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Together we can help people with asthma breathe easy.

Together we can help people with asthma breathe easy.

Asthma & Allergy Foundation logo



AIR pollution is out of control again. If I were to walk from Aberdeen’s St Nicholas Centre to Union Square via Market Street, I would suffer an asthma attack later that night. That’s a fact.

Even though I live and work in the city, there are entire sections of it that I must avoid completely to keep myself safe.

Those microscopic particles of poison are invading every part of our bodies – even getting into our bloodstreams. So, we can acknowledge that deadly air pollution is one of the biggest public health problems facing us today. But what can we do beyond pressing the Scottish Government to commit to bolder clean air targets and improve public awareness?

Air quality is down to unacceptable pre-pandemic level. Union Street was recently named one of the dirtiest streets in the UK and data shows that as many as 3,500 die from toxic air in Scotland every year. Government statistics also estimate that air pollution reduces life expectancy by seven to eight months.

There are thousands like me living in the North-east affected. Around 40 per cent of asthma sufferers are likely to endure acute episodes on days where pollution is particularly bad.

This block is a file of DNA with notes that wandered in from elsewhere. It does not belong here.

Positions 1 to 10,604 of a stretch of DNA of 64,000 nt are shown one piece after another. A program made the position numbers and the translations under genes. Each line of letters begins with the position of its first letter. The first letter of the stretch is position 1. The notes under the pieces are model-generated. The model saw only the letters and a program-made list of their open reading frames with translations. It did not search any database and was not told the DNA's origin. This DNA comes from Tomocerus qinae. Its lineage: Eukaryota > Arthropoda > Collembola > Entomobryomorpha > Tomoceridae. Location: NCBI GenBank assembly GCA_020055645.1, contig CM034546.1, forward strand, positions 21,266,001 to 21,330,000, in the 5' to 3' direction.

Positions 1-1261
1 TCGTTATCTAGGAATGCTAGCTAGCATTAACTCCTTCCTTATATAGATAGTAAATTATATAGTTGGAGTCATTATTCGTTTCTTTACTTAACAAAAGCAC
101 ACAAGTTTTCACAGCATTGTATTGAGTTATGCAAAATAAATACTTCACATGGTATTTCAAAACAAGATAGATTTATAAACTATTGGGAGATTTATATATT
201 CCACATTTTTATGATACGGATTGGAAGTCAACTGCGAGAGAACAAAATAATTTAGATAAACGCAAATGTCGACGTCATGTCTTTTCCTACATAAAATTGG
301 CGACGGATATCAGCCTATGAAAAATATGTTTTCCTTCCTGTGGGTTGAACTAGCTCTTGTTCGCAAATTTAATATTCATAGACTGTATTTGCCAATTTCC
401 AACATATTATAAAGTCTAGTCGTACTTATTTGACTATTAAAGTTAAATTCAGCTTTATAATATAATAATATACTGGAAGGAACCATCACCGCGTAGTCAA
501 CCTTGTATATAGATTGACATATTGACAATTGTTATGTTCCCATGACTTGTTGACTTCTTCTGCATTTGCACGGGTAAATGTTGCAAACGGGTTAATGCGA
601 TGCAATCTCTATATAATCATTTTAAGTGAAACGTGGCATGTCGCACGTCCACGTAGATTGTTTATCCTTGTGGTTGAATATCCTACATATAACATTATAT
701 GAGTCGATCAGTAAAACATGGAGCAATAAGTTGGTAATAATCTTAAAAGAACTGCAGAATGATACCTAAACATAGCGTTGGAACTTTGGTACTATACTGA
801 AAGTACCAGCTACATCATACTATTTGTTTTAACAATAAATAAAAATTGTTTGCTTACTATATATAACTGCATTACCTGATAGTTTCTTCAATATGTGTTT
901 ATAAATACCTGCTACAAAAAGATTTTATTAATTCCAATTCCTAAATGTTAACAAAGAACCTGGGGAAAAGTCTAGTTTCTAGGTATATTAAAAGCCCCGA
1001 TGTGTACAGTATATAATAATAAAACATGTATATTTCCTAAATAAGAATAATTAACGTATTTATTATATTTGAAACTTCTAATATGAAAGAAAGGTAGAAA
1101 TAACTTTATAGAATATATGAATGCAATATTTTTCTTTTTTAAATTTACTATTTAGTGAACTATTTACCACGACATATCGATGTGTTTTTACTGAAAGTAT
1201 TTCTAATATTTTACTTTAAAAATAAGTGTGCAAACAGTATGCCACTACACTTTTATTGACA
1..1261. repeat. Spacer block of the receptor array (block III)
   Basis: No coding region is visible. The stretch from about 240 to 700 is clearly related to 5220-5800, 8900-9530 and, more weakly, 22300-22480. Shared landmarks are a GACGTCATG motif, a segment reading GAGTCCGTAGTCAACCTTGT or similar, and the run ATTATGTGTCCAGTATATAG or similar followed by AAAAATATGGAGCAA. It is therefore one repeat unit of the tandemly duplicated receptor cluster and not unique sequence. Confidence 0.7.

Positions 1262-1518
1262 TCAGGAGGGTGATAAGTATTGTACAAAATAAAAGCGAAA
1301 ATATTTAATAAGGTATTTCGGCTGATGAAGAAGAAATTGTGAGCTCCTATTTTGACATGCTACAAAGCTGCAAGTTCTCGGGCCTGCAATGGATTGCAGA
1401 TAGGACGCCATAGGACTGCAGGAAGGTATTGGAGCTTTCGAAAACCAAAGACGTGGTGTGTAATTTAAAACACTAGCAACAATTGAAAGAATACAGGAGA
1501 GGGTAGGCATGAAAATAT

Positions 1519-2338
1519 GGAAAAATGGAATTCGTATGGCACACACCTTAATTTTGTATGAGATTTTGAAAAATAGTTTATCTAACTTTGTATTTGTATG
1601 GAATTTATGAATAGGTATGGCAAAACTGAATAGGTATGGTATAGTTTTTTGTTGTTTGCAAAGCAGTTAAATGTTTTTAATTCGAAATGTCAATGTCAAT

And by exposing our children to dirty air we are storing up major health problems for the future.

This is a shameful situation and, quite frankly, we could all be doing more, especially when you consider that most of these particles come from our cars.

The Asthma and Allergy Foundation are in discussions with groups like Friends of the Earth Scotland, the country’s leading data scientists, and politicians who are passionate on this issue about forming a ‘Common Sense Council’ on air pollution.

And tomorrow (Friday July 1, 2022) we are holding a conference at the University of Aberdeen to kick-start a fresh conversation around this issue.

Toxic air in Scotland is a killer and puts thousands of people at risk of developing life-threatening asthma attacks and flare ups.

We need to start taking this issue more seriously. Are we just going to keep going until Aberdeen and other Scottish cities resemble one of the post-apocalyptic Hollywood movies where everyone needs a mask to breathe? We want life expectancy to be going up, not down as it is in some Asian capitals.

This nightmarish vision doesn’t have to become reality. But we need to start taking bold and creative steps before it is too late.

The Asthma and Allergy Foundation is Scotland’s only dedicated asthma charity. Its ‘What’s In The Air?’ conference starts at 5pm tomorrow (Fri) at the Sir Duncan Rice Library, University of Aberdeen.

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